Hollywood movies have long leaned into colonial representations of the tropics: imagined as romantic palm-fringed coasts full of abundance, but also scary places full of pestilence and primitiveness.
Hollywood loves a good monster battle, and where better to turn for inspiration than the animal kingdom? Traits from real animals can provide clues about the fighting prowess of Kong and Godzilla.
How do you solve a problem like Godzilla? It’s not too tricky to work out if you are a mathematician…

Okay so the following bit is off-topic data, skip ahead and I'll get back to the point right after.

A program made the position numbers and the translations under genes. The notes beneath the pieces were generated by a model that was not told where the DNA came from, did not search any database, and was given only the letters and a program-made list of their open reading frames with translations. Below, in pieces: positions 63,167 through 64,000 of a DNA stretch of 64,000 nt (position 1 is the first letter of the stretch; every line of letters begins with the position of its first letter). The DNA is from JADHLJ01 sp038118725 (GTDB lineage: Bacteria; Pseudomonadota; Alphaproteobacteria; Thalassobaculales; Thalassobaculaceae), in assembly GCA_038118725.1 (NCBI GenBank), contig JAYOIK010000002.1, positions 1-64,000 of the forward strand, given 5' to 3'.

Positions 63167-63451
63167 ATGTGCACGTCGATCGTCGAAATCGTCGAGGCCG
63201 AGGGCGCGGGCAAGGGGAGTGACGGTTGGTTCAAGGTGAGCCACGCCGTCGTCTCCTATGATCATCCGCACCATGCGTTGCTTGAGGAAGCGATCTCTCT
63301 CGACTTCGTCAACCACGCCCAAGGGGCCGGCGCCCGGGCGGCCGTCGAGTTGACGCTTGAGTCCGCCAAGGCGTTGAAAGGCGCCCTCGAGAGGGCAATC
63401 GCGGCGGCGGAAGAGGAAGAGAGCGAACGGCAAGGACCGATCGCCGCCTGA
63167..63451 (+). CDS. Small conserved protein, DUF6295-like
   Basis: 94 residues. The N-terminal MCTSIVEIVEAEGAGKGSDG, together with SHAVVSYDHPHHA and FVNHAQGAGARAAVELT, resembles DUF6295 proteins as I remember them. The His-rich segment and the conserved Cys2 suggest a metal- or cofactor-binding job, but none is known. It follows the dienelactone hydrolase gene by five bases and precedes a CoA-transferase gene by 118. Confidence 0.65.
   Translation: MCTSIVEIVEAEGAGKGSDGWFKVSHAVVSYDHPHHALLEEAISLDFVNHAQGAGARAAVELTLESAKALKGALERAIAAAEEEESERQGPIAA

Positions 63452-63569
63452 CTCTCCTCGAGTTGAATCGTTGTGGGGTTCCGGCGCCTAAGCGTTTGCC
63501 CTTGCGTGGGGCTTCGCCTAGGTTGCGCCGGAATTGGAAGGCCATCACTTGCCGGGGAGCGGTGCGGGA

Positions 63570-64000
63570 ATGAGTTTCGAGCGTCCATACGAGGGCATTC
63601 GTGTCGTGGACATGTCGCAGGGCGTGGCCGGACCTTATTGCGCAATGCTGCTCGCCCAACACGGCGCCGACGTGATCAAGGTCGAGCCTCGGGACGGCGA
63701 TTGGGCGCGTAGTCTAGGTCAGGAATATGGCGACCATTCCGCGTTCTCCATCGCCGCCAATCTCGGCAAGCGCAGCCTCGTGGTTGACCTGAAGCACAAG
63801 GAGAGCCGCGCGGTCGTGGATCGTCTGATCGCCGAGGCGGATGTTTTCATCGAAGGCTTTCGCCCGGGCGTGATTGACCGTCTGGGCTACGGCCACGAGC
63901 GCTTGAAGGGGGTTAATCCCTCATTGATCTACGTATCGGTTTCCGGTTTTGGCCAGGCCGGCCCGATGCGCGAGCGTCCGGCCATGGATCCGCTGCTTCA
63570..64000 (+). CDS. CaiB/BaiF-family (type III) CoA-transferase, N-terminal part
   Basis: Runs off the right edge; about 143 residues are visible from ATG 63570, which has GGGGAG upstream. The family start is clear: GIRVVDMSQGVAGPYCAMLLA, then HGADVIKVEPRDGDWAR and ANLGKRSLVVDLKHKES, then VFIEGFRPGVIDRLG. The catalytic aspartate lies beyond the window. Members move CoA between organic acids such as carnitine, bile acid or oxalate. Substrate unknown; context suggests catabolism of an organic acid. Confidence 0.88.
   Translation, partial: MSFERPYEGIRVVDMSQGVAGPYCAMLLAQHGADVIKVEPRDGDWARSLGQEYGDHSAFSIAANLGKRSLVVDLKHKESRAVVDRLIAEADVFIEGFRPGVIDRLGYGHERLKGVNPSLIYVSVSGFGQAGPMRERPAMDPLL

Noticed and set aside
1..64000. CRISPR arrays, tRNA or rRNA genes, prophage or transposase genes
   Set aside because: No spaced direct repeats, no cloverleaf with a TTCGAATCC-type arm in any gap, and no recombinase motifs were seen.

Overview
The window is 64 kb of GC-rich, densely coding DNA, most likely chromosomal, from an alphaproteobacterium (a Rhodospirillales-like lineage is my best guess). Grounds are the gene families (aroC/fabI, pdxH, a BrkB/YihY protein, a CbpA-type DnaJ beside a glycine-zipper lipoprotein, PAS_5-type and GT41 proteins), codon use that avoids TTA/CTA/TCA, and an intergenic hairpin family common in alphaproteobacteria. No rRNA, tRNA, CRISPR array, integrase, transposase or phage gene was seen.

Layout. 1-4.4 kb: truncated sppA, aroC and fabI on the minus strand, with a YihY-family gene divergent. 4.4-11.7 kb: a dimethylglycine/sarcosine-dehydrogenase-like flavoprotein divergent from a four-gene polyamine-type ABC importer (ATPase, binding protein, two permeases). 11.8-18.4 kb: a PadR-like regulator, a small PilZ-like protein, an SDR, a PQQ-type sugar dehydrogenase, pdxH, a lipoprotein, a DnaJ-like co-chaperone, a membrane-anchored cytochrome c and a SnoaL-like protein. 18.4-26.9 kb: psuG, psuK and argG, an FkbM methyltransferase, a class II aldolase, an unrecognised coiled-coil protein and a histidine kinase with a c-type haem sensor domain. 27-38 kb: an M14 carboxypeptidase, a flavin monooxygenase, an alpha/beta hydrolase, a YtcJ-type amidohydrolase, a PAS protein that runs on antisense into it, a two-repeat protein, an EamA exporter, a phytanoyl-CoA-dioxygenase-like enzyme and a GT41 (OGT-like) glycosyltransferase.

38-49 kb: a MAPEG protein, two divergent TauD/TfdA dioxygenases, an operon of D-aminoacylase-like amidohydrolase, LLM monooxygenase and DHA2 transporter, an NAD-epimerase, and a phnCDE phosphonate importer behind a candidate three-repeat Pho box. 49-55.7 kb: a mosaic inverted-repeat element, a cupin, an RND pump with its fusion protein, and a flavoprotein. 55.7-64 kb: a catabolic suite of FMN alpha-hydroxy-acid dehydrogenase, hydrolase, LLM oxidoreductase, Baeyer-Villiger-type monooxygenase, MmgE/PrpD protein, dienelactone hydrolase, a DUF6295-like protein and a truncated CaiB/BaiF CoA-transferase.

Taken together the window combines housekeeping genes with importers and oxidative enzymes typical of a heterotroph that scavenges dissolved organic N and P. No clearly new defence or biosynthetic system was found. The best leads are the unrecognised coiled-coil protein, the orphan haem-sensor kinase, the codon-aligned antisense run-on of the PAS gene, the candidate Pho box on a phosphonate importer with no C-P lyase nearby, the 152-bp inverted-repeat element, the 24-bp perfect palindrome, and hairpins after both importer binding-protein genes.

Godzilla might be radioactive and toxic but he’s also a ‘green’ monster. As the latest ‘King of the Monsters’ film rampages across our screens, it’s time to investigate his ecological credentials.
Popular monsters often reflect humanity’s greatest fears. Godzilla, with its destructive rampages, is the foremost monster for our age of environmental threat.
Monster movies are currently rampaging across the globe. Their popularity shows us how Hollywood’s place in world cinema is changing.
Even now, 350 years after his birth, the great Irish satirist Jonathan Swift remains as sharp and relevant as ever.
The emptiness that is the product of American bombs rumbles, and from within the cracks of imperialisms, both Western and Eastern, emerges an uncontrollable monster.